Feds Say to Keep Amazon Deliveries that Aren’t Yours

Last year, online sales reached nearly $395 billion. Predictions are for them to reach $523 billion by the year 2020.

The Better Business Bureau warns that sometimes, with such a huge volume of sales, mistakes happen.

Merchandise can get sent to the wrong address. Items that you did not order can arrive on your doorstep. Duplicate orders can be sent out.

Unfortunately, scammers have jumped into the fray.

Keep it or return it?

The Federal Trade Commission says if you didn’t order it, you do not have to pay for it. You have the legal right to keep it as a free gift.

Technically you do not have to reach out to the seller. But especially for merchandise of higher value, for the sake of doing the right thing, you may want to consider contacting them and offering to return it if they pay you for shipping and handling.

In other words, your conscience may tell you to make it right with the company, especially if it appears to be an honest mistake.

Favorite scammer technique

Sometimes it is not an honest mistake.

There have been reports to BBBs of one scam in particular in which consumers are suddenly notified that they owe $139.97 to a company called TRS Limited, located in California.

Packages from the company had been returned by the consumers. The company claimed they were not returned in a timely manner. Threats of collection agency notification are made and consumers are told they have 30 days to dispute the bill in writing.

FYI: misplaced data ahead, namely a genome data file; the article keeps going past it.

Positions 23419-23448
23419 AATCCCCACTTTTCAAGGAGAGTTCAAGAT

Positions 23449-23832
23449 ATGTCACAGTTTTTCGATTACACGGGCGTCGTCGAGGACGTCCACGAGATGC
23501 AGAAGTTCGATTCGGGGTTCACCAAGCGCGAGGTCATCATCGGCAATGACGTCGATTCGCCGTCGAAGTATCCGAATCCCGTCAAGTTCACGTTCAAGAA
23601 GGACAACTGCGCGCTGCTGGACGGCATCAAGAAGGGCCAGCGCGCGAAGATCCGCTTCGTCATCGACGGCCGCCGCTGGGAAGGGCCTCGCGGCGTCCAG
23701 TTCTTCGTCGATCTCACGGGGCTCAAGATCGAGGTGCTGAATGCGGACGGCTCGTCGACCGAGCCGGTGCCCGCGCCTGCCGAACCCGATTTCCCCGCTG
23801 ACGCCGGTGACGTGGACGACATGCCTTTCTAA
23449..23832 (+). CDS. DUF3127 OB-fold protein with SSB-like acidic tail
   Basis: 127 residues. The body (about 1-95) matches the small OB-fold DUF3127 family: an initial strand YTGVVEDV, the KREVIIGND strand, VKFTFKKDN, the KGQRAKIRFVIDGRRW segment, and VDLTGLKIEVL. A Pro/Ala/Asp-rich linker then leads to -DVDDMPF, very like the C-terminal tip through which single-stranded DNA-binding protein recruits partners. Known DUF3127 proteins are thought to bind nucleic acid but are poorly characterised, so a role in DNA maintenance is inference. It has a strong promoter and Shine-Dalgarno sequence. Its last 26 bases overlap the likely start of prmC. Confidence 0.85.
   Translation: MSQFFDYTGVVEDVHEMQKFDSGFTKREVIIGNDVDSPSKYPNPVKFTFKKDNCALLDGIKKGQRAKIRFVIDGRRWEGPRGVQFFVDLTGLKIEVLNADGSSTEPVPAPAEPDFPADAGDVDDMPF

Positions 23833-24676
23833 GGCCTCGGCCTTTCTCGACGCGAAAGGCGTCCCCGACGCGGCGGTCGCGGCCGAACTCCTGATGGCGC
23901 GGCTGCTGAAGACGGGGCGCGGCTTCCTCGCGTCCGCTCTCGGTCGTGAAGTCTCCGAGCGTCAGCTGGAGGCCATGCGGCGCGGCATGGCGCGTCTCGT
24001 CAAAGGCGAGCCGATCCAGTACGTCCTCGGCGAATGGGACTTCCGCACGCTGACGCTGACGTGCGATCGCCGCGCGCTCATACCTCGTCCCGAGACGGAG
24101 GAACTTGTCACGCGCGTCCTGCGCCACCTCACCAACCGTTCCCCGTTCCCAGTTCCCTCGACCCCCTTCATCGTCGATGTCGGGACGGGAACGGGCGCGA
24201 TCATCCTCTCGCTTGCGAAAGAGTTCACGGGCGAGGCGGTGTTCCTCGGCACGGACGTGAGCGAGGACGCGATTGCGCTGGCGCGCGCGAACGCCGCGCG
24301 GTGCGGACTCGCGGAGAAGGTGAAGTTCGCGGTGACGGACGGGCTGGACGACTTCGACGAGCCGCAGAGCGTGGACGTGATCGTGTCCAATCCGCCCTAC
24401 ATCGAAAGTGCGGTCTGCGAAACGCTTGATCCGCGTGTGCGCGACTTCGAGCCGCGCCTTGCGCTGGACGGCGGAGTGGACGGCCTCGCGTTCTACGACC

If such a scam is attempted on you, notify the Kansas Attorney General’s office (ag.ks.gov), the FTC (ftc.gov), your local law enforcement and the BBB at bbb.org, where you should click on “file a complaint.”

Q and A from the FTC

These questions and answers on unordered merchandise are taken from the FTC website:

Q. Am I obligated to return or pay for merchandise I never ordered?

A. No. If you receive merchandise that you didn’t order, you have a legal right to keep it.

Q. Must I notify the seller if I keep unordered merchandise without paying for it?

A. Although you have no legal obligation to notify the seller, you may write the seller and offer to return the merchandise, provided the seller pays for shipping and handling.

Q. Is there any merchandise that may be sent legally without my consent?

A. Yes. You may receive samples that are clearly marked free, and merchandise from charitable organizations asking for contributions. You may keep such shipments as free gifts.

Q. Is there any way to protect myself from shippers of unordered merchandise?

A. When you participate in sweepstakes or order goods advertised as “free,” “trial,” or “unusually low priced” be cautious. Read all the fine print to determine whether you are joining a “club” with regular purchasing or notification obligations.

Keep a copy of the advertisement or catalog that led you to place the order, too. This may make it easier to contact the company if a problem arises.

Q. Where can I go for help in dealing with unordered merchandise problems?

A. Always start by trying to resolve your dispute with the company. If this doesn’t work, contact your state or local consumer protection office, local U.S. Postal Inspector, or the Better Business Bureau in your area for help.

The Direct Marketing Association also may be able to help you.

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